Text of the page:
View Full Version : Flight Computers
8th Nov 2004, 17:21
I am a student pilot and about to start using flight computers. I have a choice between Student E6-B, the CRP-1 or the CRP-5 flight computers.
I would like to get a good computer, with a good price, and provides everything for the PPL (possibly making it as easy as possible for my calculations).
Which FC do you recommend?
8th Nov 2004, 17:54
Hey man hows it going - I've only used the CPR1 and I can tell you that its been perfectly fine for my training, everything is clear and its smaller than some others that Ive seen which is always handy when in the cockpit. The instruction manual is a bit awful but I find that its best to learn your computer by actually trying to work out calculations as if you were going on a flight...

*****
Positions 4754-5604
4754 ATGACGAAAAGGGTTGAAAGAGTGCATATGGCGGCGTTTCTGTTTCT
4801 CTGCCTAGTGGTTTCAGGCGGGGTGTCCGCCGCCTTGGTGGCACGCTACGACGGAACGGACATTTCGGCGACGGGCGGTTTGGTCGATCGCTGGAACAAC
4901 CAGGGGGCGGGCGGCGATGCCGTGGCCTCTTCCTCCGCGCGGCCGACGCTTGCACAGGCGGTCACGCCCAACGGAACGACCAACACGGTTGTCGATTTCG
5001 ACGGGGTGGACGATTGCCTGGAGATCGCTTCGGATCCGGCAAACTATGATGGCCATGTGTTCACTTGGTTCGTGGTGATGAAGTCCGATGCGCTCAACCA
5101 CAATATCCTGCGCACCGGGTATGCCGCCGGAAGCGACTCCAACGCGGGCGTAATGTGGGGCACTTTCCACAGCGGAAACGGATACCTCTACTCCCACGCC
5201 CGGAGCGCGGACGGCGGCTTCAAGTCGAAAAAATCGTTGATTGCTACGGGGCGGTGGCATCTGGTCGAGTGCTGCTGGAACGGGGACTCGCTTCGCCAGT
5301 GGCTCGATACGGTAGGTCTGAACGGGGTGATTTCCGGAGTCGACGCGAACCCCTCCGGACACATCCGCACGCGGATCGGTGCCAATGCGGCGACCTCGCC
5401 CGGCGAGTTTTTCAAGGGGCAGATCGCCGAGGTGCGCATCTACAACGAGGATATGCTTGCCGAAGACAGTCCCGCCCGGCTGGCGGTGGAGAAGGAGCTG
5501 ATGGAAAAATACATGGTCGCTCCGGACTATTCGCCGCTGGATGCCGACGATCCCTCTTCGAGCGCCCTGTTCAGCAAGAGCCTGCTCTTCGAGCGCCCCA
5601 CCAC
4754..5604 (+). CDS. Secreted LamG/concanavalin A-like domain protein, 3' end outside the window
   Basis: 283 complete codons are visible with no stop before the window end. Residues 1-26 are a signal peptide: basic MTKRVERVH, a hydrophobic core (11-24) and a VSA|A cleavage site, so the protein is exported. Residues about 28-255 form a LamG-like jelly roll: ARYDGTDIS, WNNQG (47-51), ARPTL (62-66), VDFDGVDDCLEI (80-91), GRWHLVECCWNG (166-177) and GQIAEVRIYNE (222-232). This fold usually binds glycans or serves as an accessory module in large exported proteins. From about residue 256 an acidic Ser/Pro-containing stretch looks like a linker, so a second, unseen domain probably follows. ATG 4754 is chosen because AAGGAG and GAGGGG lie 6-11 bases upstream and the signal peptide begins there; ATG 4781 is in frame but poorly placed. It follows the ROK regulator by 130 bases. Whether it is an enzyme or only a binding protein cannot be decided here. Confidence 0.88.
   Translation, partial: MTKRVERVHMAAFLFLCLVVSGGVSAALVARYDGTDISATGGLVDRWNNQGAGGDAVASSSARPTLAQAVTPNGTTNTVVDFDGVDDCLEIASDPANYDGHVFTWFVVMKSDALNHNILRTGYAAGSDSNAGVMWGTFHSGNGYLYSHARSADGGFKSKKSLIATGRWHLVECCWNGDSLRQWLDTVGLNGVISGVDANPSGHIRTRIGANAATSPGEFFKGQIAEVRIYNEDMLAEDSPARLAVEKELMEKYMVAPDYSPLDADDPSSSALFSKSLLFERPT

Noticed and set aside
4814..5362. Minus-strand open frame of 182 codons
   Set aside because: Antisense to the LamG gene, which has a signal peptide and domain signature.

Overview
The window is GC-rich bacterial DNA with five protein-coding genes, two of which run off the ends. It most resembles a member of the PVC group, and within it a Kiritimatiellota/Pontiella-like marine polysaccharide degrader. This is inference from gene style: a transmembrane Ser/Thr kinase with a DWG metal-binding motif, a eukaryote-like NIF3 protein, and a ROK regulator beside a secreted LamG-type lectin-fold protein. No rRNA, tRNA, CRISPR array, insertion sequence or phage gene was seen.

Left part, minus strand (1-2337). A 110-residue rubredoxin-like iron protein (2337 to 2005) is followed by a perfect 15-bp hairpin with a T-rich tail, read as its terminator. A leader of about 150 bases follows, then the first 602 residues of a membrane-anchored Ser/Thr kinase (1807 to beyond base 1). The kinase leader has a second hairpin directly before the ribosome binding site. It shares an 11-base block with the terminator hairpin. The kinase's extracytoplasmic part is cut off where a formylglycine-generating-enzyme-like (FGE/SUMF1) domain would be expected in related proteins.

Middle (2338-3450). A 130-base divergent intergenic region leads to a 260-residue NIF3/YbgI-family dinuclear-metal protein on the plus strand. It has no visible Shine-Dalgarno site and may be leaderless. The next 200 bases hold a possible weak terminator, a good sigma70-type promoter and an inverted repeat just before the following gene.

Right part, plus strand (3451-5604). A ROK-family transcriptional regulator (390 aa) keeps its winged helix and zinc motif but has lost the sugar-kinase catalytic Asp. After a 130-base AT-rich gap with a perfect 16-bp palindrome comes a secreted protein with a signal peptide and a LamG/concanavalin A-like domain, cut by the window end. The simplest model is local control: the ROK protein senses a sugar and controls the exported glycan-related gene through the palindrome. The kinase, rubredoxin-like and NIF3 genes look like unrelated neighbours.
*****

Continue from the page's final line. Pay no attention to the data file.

They're the ones that transair etc choose with their packages, I assume this is because its affordable?
Just my opinion with what I've used, I hope this helps!
8th Nov 2004, 19:22
If you intend to go onto the ATPL theory, get the CRP 5. If you don't, then either the CRP 1 or the E6B. (I haven't used the E6B, I have used the CRP 1)
8th Nov 2004, 20:28
Assuming you are in the UK.....
I can't speak for other instructors, but I used a CRP-1 for my PPL and a CRP-5 for my ATPL exams - the two are almost identical. I've seen E6Bs, but I've never actually used one. If a student comes to me with a question about a CRP-1 the chances are I'll know the answer. A question about an E6B, though, and it's unlikely I'll be able to help without reading the manual... and I may or may not have time to do that.
So my answer would be the CRP-5 if you have any thoughts of ever becoming a commercial pilot, or the CRP-1 otherwise. Stay away from the E6B - not because it's inferior (it may or may not be, I don't know) but because your instructor might not be as conversant with it if you have problems.